Jones' son, upon hearing the news from the friend, went to avenge his father's death and searched the farm, but found no body and no Indians. As he returned with his group, an enemy hiding in an overhanging bluff shot him from his white horse, Wayland writes. The next morning his body was found and buried beside Mill Creek.
The young Jones' wife gave birth to a daughter named Anna around this time. She would later marry John Brock who, as an infant at the time of Anna's birth, had been found abandoned in Lacey Spring, Wayland writes.
In 1900, Brock T. White, a descendant of John and Anna Brock, was convinced that skeletal remains found near a ford in Mt. Clifton was that of the younger Jones. He had the body buried in the family graveyard at Walnut Grove, Wayland writes.
And this graveyard is what has Melcher's attention. Walnut Grove, which had been the elder Jones's homestead, was also the long-time residence of Erasmus Rinker, who died in 1883 at age 58. It was also the home of Brock White's wife, Lillian Rinker, the youngest daughter of Erasmus, Wayland writes.
The cemetery has about 10 stones, including several of Erasmus Rinker's daughters, his infant son and his father, Ephraim, who died in 1880 at age 92. There are four small stones with no names and leaves etched into them, likely representing babies with no names or who were stillborn, Melcher said.
The stones are scattered about and mostly crooked -- Erasmus Rinker's is in the best shape after having been buried for so long -- which brings Melcher's story almost to its end. Mike Rinker, a descendant of the family who owns Rinker & Frye Memorials Inc., has agreed to reset the stones at a "reasonable" rate, and plans to bring a team of five men out for a day's work once the ground is dry enough.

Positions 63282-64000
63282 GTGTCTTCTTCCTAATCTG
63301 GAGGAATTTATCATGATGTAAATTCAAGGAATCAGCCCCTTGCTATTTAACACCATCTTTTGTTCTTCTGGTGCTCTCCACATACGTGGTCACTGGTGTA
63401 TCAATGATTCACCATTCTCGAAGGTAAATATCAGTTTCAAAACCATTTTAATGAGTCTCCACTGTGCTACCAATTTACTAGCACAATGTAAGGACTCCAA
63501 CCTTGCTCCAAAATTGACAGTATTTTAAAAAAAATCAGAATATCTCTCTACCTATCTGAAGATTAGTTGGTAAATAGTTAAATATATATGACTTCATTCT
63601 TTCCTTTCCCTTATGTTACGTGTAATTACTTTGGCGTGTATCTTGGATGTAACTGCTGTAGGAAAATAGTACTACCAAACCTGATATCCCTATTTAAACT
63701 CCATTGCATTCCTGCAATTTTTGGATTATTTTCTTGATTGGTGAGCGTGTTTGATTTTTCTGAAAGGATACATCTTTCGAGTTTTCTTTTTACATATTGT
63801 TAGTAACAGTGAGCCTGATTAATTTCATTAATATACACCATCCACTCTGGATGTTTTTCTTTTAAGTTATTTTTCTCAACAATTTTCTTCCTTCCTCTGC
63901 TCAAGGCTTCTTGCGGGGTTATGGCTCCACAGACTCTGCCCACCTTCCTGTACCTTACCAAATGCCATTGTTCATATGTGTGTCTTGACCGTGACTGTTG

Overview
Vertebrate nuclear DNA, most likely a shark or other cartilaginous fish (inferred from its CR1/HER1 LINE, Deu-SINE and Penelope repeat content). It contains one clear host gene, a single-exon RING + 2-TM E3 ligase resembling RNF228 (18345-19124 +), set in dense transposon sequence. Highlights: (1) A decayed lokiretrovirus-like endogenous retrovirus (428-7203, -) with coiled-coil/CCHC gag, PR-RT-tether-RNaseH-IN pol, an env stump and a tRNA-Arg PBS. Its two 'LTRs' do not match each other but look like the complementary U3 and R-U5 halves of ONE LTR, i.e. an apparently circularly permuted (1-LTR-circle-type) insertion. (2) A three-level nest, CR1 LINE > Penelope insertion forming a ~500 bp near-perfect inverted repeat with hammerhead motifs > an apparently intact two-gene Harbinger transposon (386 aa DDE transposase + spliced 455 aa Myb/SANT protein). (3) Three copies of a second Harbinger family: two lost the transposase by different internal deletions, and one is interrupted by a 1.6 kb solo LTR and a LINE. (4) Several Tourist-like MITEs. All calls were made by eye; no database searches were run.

"For him to consider to spend some money to work on something that he has no ties to says he's got a good heart," Rinker said of Melcher. "It's not his family. ... I didn't even know it existed. I'm not into my heritage as much as I should be," he says.
Even the manner in which the two men met is a story within the story, which Melcher retold on three occasions to different people the day after it happened. Melcher was out at a Basye restaurant with two men when a third came to the table. The man introduced himself as Mike Rinker, who, although he had been to the cemetery since learning about Melcher's plan, had never met Melcher.
"A coincidence," Rinker said.
Miller will continue to maintain the cemetery after the stones are reset, Melcher said, and it's possible that a minister will some day be brought out to reconsecrate the cemetery, giving the story a fitting final chapter.
"I'm not religious," he said, "but [those buried] were."
Whether that happens, though, has no impact on whether Melcher has a tale to tell. He's already got it, and surely knows it.
"It's a beautiful cemetery," Melcher said.